The gift of sight bestowed upon us by the Risen Christ – lighting the Way.
The lovely "Meditation from 'Thais'" by Jules Massenet warmly greets morning worshipers at the 9:00 service with violinist Harmony Tucker joining. Songs from the Celtic and Iona traditions lead to John Lennon's classic tune of unity and new vision in "Imagine."
The 11:00 service begins with the ringing of bells in the classic hymn of praise and light "Immortal, Invisible, God Only Wise" arranged by Hal Hopson. The Chancel Choir sings Will Todd's "Lighting the Way," a musical theater-inspired work subtitled by the composer as a "A Song for Pilgrims." At service's end, the great Lutheran hymn of praise "Lobe den Herren" (the tune paired with the text "Sing Praise to God, Who Has Shaped" in The New Century Hymnal) is offered in a glorious chorale prelude setting by Baroque composer Johann Gottfried Walther.
Now the green blade rises from the buried grain.
Wheat that in dark earth for many days has lain.
Love lives again, that with the dead has been.
Love is come again like wheat that rises green.
-John Crum, alt.
The resurrection imagery of new life emerging from the earth in the Easter hymn "Now the Green Blade Rises" applies beautifully to this Sunday's Earth Day celebration. Songs of nature and beauty also remind us that we also are the soil of God nurturing seeds to become better stewards of God's creation and its people.
A light-hearted kid-friendly Easter 2 service at 9:00 a.m. begins with a message of environmental stewardship in "Colors of the Wind" from Disney's Pocohontas. An eclectic mix of folk, jazz, and even a spot from the organ in a quirky Emma Lou Diemer setting of the hymn "All Things Bright and Beautiful" takes us to the Sending Song "A Place in the Choir" by Bill Staines. You'll be invited to join us on the refrain of this ode to "all God's critters"! Bassist Peter Strening and vocalist/banjoist Lucas Jackson join us.
At 11:00 a.m., two selections from Flor Peeters' nature-inspired Lied (German for "song") Symphony for Organ will be offered. "Lied to the Flowers" is a variation on an original theme presented in a cascade of timbres from the organ much like the beautiful variances of flowers in nature. "Lied to the Mountains" is a stately majestic work of nobility and strength with a hint of mysteriousness in the unsettled middle section.
The Chancel Choir sings the praises of rebirth on a fresh new day in Mark Hayes' anthem "In the Morning, Joy."
Music of Passiontide and the Paschal season as we journey through the Triduum and, at long last, arrive at Easter Sunday.
The Maundy Thursday Tenebrae Service begins with a mystical ode to the mysteries of the Eucharist in Olivier Messaien's "Le Banquet Céleste" (the celestial banquet). The Chancel Choir offers "What Wondrous Love Is This" in a contemplative setting by Peter Stearns. Lenten chants from the Taizé tradition will be beautifully embellished with vocal and instrumental descants by members of the Chancel Choir and violinist Harmony Tucker and cellist Aaron Dunigan-Atlee.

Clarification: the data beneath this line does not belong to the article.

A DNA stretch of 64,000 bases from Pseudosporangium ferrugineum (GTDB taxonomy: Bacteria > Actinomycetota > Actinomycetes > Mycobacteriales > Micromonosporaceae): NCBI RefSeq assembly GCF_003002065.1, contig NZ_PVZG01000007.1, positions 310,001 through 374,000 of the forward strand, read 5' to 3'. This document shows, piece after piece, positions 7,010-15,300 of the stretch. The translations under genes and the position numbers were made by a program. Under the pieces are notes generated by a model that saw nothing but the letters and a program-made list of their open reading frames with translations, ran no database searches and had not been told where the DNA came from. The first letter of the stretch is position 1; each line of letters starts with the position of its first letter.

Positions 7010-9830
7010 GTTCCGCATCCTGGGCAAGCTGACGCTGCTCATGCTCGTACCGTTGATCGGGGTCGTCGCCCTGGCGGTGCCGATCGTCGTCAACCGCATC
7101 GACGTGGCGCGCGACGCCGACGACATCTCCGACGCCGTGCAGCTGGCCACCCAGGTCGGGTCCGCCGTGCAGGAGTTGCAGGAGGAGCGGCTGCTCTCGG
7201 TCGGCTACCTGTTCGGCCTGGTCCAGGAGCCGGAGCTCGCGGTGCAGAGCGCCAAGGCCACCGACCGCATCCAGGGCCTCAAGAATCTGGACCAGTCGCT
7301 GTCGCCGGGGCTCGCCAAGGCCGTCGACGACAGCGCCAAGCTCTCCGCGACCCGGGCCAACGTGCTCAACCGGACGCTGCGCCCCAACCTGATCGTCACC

On Good Friday, we reflect on the ministry of Jesus and the crucifixion in a time of readings, scripture, prayer, and music of Passiontide from the organ. Works by Jehan Alain, J.S. Bach, Johannes Brahms, Pamela Decker, Jeanne Demessieux, and Ludwig Lenel will be prayerfully offered.
On Easter Sunday we celebrate the resurrection with a joyful musical potpourri featuring the Plymouth Brass, Plymouth Ringers, Chancel Choir, and the roar of the organ! Easter carols will be aplenty including two settings of the Palestrina tune "Victory" (most associated with the text "The Strife Is O'er, the Battle Done") for brass quintet and organ and my own arrangement for handbells at communion — a gentle fanfare expressing Easter's accompanying quiet joy and assurance. The Chancel Choir offers the simple message of "Christ Jesus Is Arisen" in a Renaissance-inspired arrangement by Michael Burkhardt. Finally, the Easter celebration closes with the ecstatic expression of exhilarating joy in Jean Langlais' "Acclamations," the final movement of his "Suite Médiévale" based on the two-note motif of the Gregorian Chant "Christus Vincit" (Christ victorious.)
Ride on, ride on, God's love demands. Justice and peace lie in your hands.
Evil and angel voices rhyme: you are the man and this the time.
On this Palm Sunday morning, the time is right for God's plan of salvation to take hold in our lives as it was in the events that unfolded several millennia ago. Join us this Sunday as we begin our own entrance into the solemn and introspective time of Holy Week.
At the 9:00 service, the inspired texts and music of John Bell and the Iona Community are shared with cellist and cantor Lucas Jackson, guitarist Alan Skowron, and bassist Peter Strening. Our Lenten pilgrimage theme song "Full to the Brim" by Paul Demer is also offered at service's end.
At the 11:00 service, the stately splendor of entrance and exit (even if only in the perception of bystanders...) is explored in two pieces at the Prelude and Postlude: "Processional in D" by David Johnson and "Recessional" by Robert Hughes. The Chancel Choir offers exclamations of "Hosanna" in a setting by Alfred Fedak—and you are invited to join in!